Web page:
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Fri, 04 Dec 2020

Winter Sports Injury Prevention Tips

Sports Medicine Physician | Miller Orthopedic Specialists

The weather may be getting colder, but many athletes are warmed up for winter sports. Injuries don’t have seasons, so it’s important to understand how to take care of your body to prevent them.

Skiing & Snowboarding

When you are speeding down a hill, there are all kinds of hazards. Your head, knees and arms are all at risk of injury during this activity. To help reduce your risks, follow safety tips including:

  • Make sure you have learned the proper form and technique
  • Ensure your gear is properly fit
  • Choose ski runs that match your ability
  • Drink lots of water and stay hydrated
  • Don’t push yourself if you are tired
  • Wear a helmet
  • Stretch before skiing
  • If you do begin to fall, go with the momentum of your fall and avoid using your arms to break your fall

Sledding

As with skiing, sledding dangers are related to going at a high rate of speed down a hill. Most of the injuries that happen from sledding are from running into objects and falling off the sled. Concussion is the most common injury along with contusions and broken bones. A few sledding safety tips include:

  • Wear a helmet
  • Make sure your path is clear
  • Be sensible with your speed and the sledding location
  • Sit in a forward-facing position to control the steering – sledding head first is not a safe choice
  • In the evening, only sled in well-lit areas
  • Dress in layers for extra protection and warmth

Ice Hockey

Hockey is considered a collision sport. Injuries can happen from contact with other players, the stick, the puck and the boards. Injuries that can occur include sprains, strains, tears, fractures, dislocations, concussions, muscle pulls, broken teeth and spine injuries. With an extensive list of potential injuries, it is imperative to take precautions. Here are a few tips:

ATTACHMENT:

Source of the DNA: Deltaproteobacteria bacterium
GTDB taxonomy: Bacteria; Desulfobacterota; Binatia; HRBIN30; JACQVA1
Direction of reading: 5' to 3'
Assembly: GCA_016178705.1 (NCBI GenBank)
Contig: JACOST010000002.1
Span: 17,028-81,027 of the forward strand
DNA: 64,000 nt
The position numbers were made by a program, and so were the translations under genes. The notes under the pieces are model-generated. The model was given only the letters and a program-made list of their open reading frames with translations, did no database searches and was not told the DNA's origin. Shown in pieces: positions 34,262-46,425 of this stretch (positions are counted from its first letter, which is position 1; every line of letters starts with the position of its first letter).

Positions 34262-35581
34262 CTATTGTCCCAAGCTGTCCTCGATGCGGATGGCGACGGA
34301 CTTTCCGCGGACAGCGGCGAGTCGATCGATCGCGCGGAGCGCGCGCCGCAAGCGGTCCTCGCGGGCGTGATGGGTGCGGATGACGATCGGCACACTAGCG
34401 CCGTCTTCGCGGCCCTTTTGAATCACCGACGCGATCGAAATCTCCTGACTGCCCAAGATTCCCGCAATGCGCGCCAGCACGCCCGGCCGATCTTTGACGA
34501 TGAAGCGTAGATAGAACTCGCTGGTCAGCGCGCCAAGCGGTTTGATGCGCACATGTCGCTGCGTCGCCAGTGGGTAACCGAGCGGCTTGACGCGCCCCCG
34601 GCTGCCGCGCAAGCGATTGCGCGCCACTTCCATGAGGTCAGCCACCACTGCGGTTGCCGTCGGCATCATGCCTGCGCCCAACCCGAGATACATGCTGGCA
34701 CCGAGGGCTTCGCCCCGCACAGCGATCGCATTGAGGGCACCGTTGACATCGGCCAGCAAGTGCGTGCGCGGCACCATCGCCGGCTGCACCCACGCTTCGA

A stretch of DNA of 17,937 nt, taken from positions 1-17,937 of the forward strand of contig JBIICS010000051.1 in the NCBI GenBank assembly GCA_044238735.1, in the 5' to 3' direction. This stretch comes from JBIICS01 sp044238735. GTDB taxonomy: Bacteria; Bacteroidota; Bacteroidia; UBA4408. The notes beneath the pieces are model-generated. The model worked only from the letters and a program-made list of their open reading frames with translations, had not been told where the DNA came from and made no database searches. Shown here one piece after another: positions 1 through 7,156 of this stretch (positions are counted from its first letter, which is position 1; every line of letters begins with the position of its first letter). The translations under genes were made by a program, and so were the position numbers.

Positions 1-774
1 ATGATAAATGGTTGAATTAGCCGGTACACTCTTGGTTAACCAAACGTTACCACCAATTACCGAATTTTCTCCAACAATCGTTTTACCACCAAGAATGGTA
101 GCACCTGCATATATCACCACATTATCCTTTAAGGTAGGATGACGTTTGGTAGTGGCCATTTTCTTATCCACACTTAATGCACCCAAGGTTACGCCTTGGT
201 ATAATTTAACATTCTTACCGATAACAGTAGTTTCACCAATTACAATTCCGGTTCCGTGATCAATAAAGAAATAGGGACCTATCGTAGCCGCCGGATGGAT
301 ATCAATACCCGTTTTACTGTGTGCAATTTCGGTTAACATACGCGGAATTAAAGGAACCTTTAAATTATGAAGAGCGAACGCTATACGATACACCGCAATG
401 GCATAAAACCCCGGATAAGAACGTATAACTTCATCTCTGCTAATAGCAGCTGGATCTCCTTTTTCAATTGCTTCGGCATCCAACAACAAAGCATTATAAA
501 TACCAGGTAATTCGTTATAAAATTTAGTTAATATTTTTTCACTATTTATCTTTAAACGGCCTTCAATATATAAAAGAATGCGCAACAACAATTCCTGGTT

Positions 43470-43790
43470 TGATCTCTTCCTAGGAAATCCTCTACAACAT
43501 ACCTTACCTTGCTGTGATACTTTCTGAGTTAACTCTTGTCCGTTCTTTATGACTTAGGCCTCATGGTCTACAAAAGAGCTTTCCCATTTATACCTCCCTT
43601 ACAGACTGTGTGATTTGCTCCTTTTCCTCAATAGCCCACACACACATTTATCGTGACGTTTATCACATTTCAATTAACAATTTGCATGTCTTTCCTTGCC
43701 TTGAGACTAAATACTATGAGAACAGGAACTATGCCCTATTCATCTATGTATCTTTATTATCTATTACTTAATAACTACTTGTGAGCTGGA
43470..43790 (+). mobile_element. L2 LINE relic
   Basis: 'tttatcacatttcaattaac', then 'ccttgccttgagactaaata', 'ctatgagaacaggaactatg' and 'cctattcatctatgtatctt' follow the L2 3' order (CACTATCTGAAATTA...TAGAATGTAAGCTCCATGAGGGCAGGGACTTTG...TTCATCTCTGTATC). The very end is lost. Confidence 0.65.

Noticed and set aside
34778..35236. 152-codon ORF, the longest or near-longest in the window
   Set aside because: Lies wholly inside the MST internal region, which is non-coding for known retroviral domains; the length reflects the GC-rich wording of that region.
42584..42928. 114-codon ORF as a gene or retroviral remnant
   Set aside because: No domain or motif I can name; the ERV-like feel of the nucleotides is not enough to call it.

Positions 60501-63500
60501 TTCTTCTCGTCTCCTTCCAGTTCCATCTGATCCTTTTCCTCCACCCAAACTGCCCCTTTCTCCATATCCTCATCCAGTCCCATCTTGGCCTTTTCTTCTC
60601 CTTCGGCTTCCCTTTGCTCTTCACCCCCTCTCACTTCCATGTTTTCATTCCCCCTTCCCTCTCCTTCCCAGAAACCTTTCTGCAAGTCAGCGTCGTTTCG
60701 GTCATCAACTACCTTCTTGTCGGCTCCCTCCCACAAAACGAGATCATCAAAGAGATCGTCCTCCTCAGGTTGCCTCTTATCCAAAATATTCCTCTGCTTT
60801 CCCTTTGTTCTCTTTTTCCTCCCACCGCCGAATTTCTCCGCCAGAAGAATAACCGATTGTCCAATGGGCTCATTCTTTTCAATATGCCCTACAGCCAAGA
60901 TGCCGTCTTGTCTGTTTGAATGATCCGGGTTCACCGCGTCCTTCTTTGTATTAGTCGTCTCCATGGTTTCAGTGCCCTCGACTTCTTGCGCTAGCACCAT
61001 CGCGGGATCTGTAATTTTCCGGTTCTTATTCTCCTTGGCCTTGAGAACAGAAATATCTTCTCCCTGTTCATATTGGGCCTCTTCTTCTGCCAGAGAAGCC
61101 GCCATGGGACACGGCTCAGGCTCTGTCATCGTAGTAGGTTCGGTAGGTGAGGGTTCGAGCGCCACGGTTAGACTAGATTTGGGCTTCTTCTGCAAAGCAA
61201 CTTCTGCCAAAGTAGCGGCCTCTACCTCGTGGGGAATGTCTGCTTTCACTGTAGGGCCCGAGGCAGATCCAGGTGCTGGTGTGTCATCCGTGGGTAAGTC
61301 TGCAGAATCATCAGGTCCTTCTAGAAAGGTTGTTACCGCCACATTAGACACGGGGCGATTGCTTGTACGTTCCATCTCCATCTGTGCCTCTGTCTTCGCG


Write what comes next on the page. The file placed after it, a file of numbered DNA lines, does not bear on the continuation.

• Ice hockey requires protective equipment, be sure that it fits properly and is not damaged
  • Have basic ice-skating skills mastered such as skating both forward and backward
  • Be in good physical condition at the start of hockey season
  • Always take the time to warm up and stretch
  • Stay hydrated and drink plenty of water
  • Understand the rules of ice hockey and play safe
  • Injuries should be assessed and treated as soon as possible
  • Avoid leading with your head if you are about to collide
  • Cool down and stretch after a game or practice to help reduce the risk of muscle pulls

Ice Skating

Ice skating is enjoyed by many in neighborhood rink outings to competitive figure skating. Ankle sprains and fractures, wrist injuries, head injuries and ACL tears are some of the frequently reported injuries in this sport. You can help increase your safety while ice skating by:

  • Making sure your skates fit properly
  • Stretch and warm up your muscles
  • Learn the correct form and pay attention to your balance and posture
  • Don’t attempt difficult tricks if you haven’t been trained
  • Be careful of chips in the ice and other hazards
  • Avoid putting your hands out when you’re falling to protect your hands and wrists
  • If you are not a strong ice skater, wear a helmet to protect your head

Although winter sports injuries are common, they are also preventable. Following safety principles like these will help you to prevent injuries and still have fun. Speak with a sports medicine physician if you’re injured or have any concerns about injuries or preventing them. Request an appointment online or call us at 712-323-5333.

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